The Judges did a great job scoring Pacquiao-Marquez III; Mike Jones talks about Joe Frazier's death; Theophane-Wright on 12/10

By Danny Serratelli: Despite what many boxing fans think it is extremely difficult to accurately determine who won a 12 round fight under the 10-point must scoring system if you do not score the fight round by round as the official judges do. As most boxing fans know each round is usually scored 10-9, unless there is a knockdown, point deduction, truly even round, or in other limited instances such as when a fighter is thoroughly dominated and is able to remain on his feet the entire round.

People are constantly accusing boxing judges of being corrupt. While there are always exceptions the fact is that most of the individuals making these accusations should educate themselves on the subject. Many do not understand how the fights are scored; they often think their experience as a trainer, fighter or working in boxing makes them an expert on who won the fight. This is regardless of the fact that most of these people do not take the time to keep score.

The guilty parties are not scoring round by round; they are just watching the fight as whole. This will often give you a very different perception of who won the fight. On top of that, the majority of the “experts” are watching pay per view in loud bars and homes, drinking, eating and listing more to the guy next to them or the commentary. To truly score a fight properly, you need to get in a zone like many of the professional judges do. Lock in on the fight with no distractions and score the fight round by round without taking into account the crowd or the commentary.

A closer analysis of the Pacquiao vs. Moralez fight illustrates why many fans are calling it a robbery, while knowledgeable boxing people either agree the judges were on point or that they are at least honestly in the ballpark. Punchstat numbers while sometimes useless, appeared to be useful in this instance. Pacquaio landed around 40 more punches and threw around 140 more punches. In this fight almost every round was close and many could have been scored either way. The rounds won by the widest margin were won by Juan Manuel Marquez. The cleanest and sharpest punches of the evening also were landed by Marquez. However, it appeared Pacquiao won more of the close rounds. He was busier and appeared to have the edge in ring generalship and effective aggressiveness in the rounds that were up for grabs.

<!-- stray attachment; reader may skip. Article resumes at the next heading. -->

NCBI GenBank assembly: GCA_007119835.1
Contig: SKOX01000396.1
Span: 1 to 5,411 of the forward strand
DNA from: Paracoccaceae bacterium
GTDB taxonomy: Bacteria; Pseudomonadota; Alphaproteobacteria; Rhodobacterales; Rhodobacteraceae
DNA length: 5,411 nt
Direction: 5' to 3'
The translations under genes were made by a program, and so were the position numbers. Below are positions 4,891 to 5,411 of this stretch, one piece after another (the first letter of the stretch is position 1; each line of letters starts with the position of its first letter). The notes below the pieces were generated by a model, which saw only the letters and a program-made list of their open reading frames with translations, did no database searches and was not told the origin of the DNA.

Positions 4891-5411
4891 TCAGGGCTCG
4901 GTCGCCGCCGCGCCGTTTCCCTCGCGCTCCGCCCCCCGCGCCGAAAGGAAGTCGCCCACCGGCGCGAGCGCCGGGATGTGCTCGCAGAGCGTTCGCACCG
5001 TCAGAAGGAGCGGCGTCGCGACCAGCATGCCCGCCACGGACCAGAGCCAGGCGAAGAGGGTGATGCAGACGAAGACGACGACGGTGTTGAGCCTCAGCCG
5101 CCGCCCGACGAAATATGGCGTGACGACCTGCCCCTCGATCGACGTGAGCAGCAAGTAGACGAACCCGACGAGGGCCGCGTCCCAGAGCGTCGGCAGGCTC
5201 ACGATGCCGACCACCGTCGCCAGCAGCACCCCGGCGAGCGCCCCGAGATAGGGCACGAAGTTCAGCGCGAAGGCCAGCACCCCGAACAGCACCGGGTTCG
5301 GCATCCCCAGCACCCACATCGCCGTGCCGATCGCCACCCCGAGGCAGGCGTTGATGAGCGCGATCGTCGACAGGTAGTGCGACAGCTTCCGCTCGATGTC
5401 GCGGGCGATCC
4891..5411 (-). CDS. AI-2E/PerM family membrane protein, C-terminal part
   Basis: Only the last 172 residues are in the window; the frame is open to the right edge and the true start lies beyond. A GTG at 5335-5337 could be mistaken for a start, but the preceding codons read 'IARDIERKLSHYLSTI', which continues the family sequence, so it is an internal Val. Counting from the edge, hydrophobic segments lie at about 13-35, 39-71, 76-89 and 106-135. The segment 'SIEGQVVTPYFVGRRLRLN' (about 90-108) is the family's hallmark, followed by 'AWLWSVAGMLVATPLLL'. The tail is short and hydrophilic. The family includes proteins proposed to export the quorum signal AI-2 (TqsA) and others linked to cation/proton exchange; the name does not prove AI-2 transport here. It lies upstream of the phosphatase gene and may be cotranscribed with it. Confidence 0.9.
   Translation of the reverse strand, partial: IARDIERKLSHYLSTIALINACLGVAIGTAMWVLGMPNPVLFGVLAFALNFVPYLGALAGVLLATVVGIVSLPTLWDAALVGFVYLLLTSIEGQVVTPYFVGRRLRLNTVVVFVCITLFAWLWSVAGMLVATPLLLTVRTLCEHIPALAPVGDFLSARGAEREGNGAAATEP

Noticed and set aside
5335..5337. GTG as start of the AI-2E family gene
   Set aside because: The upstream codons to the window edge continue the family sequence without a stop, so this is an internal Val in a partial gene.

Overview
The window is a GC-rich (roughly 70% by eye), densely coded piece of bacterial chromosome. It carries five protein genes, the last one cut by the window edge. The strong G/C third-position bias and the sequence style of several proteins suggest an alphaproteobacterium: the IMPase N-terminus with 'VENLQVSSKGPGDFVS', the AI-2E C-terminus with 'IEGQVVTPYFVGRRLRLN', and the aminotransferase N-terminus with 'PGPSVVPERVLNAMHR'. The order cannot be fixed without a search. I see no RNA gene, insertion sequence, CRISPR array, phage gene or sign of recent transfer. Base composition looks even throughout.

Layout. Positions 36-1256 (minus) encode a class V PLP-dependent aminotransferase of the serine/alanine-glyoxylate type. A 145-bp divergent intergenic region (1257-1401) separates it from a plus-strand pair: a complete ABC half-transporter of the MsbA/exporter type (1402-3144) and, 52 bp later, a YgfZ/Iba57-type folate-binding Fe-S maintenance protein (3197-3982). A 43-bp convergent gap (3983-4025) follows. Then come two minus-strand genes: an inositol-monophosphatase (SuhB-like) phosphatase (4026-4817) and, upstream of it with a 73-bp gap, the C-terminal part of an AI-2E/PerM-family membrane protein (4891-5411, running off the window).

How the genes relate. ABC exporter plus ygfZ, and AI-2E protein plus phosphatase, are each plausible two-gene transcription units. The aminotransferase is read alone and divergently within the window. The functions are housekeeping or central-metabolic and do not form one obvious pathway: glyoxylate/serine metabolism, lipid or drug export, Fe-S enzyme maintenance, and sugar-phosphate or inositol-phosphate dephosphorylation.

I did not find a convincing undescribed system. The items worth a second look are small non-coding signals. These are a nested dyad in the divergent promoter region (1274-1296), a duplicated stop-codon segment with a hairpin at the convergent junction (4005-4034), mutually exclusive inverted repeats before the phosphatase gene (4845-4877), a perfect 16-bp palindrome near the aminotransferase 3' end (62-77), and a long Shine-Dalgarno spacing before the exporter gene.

Something else to be considered is that Pacquiao was around a 9-1 favorite and the public perception among most fans was that Pacquiao would walk through him. It is also important to remember that styles make fights and this match up will always create a competitive fights. People were starting to forget that Pacquiao is human and there is no handicap in boxing. The rounds must be judged without any bias stemming from expectations. The fact that Marquez performed better than expected and is perceived by the casual fan as winning doesn’t go for the knowledgeable boxing judge who is scoring each round individually and separately.

I scored the fight 115-113 for Pacquiao live, I then re-scored it in a more quiet setting and came back with the same result, but became more aware of how many rounds could have reasonably went the other way. 115-113 either way to me would not be controversial at all. Again, with all the close rounds 116-112 is not a travesty either and I think judges Dave Moretti 115-113, Robert Hoyle 114-114 and Glenn Trowbridge 116-112 all did a respectable job. I do not understand how anyone can say that any scores in this range is corrupt considering how close and difficult it was to score many rounds in the fight.

What is a travesty is to listen to a bunch of so called boxing experts, fans and people who barely watch the fight (and definitively do not score it). They jump on a popular bandwagon and give boxing more bad PR because they love to talk about corruption and fixes, drugs and negativity instead of about how Pacquiao and Marquez just put on another great fight.